"The Plane of the Ecliptic" © 2017 NASA


Because of the different amounts of time it take for Mars and the Earth to each orbit the sun, it sometimes may look like Mars is traveling backwards. In this interactive lesson, students will learn what "retrograde" and "opposition" means in astronomy while modeling this phenomenon.


In this activity, students will:

  1. understand that planets take different amounts of time to move around the sun.
  2. be able to explain why people on earth cannot always see all of the planets.
  3. learn why planets were once called “wandering stars.”
  4. define the terms: opposition, conjunction and retrograde in regard to astronomy.
Materials & Teacher Prep

Follow the instructions in Kinesthetic Astronomy: Set Up to set up your kinesthetic circle. Mark an additional Mars orbit outside of your Earth orbit with 24 pieces of tape, aligning every other Mars marker with one of the Earth markers.

Scientific Terms for Students
  • conjunction: a position when two or more celestial bodies appear to meet or pass in the same degree of the zodiac
  • opposition: a position when two celestial bodies are opposite in the sky from a certain viewpoint (usually on Earth).
  • orbit: the path described by one celestial body in its revolution about another
  • orbital period: the time taken for a given object to make one complete orbit about another object; the earth takes 365 days to orbit the sun.
  • retrograde: when a planet appears to be moving backwards; caused by the length of different orbits.
  • solar system: a sun with the celestial bodies that revolve around it in its gravitational field
  1. Have two students volunteer- one to play the role of the Earth and the other to play the role of Mars. Everyone else can gather around the kinesthetic circle to observe the activity.
  2. Have the students stand at Mars opposition (lined up with each other on the orbits).
  3. Show the students how each piece of tape on the floor represents an Earth month.
  4. Have the group clap out a slow beat. Each time there is a beat the planets step from one month to the next, pacing out their orbits. Once the planets have had the chance to make a few complete orbits, ask the students some questions.
    1. How often does Mars opposition happen? (once every 2 years)
    2. Can people on earth see Mars throughout the entire year?
  5. Perform the “dance” again, pausing at different places (6 earth months, one earth year, etc.) to see how aligned Mars and Earth are.
    1. Have students illustrate progressive drawings of what they would see on earth as time goes by in their science notebooks.
    2. Why was Mars called the wandering star? (because it looked bright and changed orientation with the zodiac)

For the inner planets, have students try to figure out when they might be able to see them in the night sky. (Since Venus orbits closer to the Sun than the Earth, it will always be relatively close to the Sun from our perspective. It will either appear in the sky in the West, after the Sun has gone down in the evening. Or rise before the Sun in the East in the morning. That's why they call Venus the morning star).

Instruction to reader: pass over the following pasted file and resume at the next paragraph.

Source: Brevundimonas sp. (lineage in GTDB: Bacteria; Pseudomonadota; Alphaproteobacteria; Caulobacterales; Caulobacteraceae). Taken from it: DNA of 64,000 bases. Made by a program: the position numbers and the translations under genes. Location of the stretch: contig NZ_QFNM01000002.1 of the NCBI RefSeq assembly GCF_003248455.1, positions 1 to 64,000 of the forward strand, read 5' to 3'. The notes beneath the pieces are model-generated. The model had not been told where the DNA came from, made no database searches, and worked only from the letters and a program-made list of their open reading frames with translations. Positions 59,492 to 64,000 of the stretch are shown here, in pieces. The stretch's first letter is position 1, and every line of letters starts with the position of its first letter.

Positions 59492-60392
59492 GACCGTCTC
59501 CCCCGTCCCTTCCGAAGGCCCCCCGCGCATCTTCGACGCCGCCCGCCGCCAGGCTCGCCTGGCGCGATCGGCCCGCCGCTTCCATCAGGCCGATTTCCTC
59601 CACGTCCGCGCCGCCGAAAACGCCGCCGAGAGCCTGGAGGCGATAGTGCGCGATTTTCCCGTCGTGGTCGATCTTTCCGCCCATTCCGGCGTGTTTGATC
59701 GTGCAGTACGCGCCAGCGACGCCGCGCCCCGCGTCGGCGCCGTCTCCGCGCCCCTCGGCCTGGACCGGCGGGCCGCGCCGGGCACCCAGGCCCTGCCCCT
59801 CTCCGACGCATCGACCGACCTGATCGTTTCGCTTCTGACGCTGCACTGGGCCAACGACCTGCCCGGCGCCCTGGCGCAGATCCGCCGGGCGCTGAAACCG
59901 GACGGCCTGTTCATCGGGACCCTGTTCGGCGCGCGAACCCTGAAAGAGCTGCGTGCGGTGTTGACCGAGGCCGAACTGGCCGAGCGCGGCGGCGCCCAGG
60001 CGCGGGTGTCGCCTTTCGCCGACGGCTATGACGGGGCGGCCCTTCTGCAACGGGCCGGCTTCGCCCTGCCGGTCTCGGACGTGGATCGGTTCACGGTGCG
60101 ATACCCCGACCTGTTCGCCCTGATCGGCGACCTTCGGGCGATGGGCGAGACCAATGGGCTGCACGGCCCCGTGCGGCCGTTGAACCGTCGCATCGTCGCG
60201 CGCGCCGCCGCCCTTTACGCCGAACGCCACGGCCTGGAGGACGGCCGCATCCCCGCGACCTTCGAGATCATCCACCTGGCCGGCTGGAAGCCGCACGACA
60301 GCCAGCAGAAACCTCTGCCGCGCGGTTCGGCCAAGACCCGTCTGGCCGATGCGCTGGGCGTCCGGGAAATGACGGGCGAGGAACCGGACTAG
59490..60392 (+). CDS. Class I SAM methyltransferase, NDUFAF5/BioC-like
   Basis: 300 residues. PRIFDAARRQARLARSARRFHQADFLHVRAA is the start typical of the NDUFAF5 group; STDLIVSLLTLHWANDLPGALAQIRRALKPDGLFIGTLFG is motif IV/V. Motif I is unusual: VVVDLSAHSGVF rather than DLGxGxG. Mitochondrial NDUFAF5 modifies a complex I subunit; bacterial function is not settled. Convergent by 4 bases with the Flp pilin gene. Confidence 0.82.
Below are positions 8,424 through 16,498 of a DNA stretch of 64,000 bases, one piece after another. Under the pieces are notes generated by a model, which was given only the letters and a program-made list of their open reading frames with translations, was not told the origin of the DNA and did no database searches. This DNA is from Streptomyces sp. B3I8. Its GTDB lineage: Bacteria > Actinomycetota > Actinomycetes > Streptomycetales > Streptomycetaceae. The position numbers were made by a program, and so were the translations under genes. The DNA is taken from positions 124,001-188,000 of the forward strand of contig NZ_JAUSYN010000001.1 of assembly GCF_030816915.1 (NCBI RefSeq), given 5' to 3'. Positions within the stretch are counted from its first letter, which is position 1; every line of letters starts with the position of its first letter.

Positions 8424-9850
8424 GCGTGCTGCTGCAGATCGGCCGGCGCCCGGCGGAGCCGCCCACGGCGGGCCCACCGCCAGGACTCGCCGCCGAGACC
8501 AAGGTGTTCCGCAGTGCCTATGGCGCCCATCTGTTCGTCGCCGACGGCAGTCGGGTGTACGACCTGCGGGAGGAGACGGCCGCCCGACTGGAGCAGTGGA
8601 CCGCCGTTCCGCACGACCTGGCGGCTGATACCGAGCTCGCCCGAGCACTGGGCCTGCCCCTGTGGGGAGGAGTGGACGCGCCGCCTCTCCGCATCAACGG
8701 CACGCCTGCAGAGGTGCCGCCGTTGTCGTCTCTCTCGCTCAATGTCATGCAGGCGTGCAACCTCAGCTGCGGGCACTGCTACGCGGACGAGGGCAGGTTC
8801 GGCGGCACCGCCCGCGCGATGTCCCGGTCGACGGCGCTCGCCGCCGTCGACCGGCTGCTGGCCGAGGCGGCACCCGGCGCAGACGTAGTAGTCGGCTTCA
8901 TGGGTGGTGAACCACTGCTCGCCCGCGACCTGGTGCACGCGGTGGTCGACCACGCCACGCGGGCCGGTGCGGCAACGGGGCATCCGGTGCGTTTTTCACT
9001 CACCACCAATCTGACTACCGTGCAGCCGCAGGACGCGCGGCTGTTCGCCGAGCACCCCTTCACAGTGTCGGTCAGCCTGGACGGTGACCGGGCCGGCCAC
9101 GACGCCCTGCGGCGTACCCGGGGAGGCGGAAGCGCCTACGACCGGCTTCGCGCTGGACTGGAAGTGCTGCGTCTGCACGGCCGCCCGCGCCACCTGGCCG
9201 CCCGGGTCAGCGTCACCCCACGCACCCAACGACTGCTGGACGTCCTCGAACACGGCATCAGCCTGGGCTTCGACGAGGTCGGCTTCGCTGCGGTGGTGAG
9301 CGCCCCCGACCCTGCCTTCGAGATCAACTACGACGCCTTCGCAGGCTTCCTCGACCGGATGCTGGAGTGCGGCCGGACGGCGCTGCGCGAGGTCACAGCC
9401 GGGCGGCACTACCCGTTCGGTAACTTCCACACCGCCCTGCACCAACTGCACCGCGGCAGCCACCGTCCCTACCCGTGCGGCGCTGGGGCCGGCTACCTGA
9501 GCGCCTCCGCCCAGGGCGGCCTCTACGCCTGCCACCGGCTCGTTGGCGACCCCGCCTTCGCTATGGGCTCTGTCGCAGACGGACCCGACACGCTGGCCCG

Background for Educators

Opposition is a term used to indicate when one celestial body is on the opposite side of the sky when viewed from a particular place (usually the Earth).

An opposition occurs when the planet is opposite from the Sun, relative to the Earth. At opposition the planet will rise as the Sun sets and will set as the Sun rises providing an entire night of observation (just like with a full moon). Also at opposition the planet comes physically closest to the Earth in its orbit so it appears as large as possible. For planets outside the Earth's orbit (Mars, Jupiter, Saturn, Uranus, Neptune and Pluto), the months around oppositions are the best time to view these. Conversely, during a conjunction, a planet is in line with the sun and impossible to see at all.

A Mars year (orbital period) is equal to 2.135 Earth years. Therefore approximately every 2 earth years Mars is in opposition. When oppositions occur, it is ideal not only to observe the planets, but also to send spacecraft out to the planet. The first space craft that visited Mars was the Mariner in 1964. 2010 was the first year that NASA did not send a new spacecraft during its opposition since 1996.

Looking up in the sky each night at the same time, usually you would observe that Mars is a little further east each night compared to the constellations. However, about every two years there are a couple of months when Mars appears to move from east to west when observed at the same time (retrograde motion).

This backward or retrograde motion was mysterious to the early observers, and led to the use of the word "planet", from the Greek term which means "wanderer".

It is in a short period including the time of opposition when Mars exhibits its retrograde motion to an observer on the Earth. As the Earth moves forward in its orbit, Mars will appear to slip backward compared to its more common eastward march across the sky.

This lesson is adapted from the Kinesthetic Astronomy program developed by the Space Science Institute, 2004. Additional information on Mars’ apparent motion can be found at here.


Image: "The Plane of the Ecliptic" by NASA; originally sourced from

This lesson is adapted from the Kinesthetic Astronomy program developed by the Space Science Institute, 2004. Additional information on Mars’ apparent motion can be found at here.

Next Generation Science Standards

Middle School

MS-ESS1-3: Analyze and interpret data to determine scale properties of objects in the solar system.

MS-ESS1-2: Develop and use a model to describe the role of gravity in the motions within galaxies and the solar system.

Appropriate for: 3rd Grade - 8th Grade
Standards for: 5th Grade, 6th Grade, 7th Grade, 8th Grade
Prep Time: 20 minutes
Activity Time: 20 minutes
Subjects: Earth & Space Science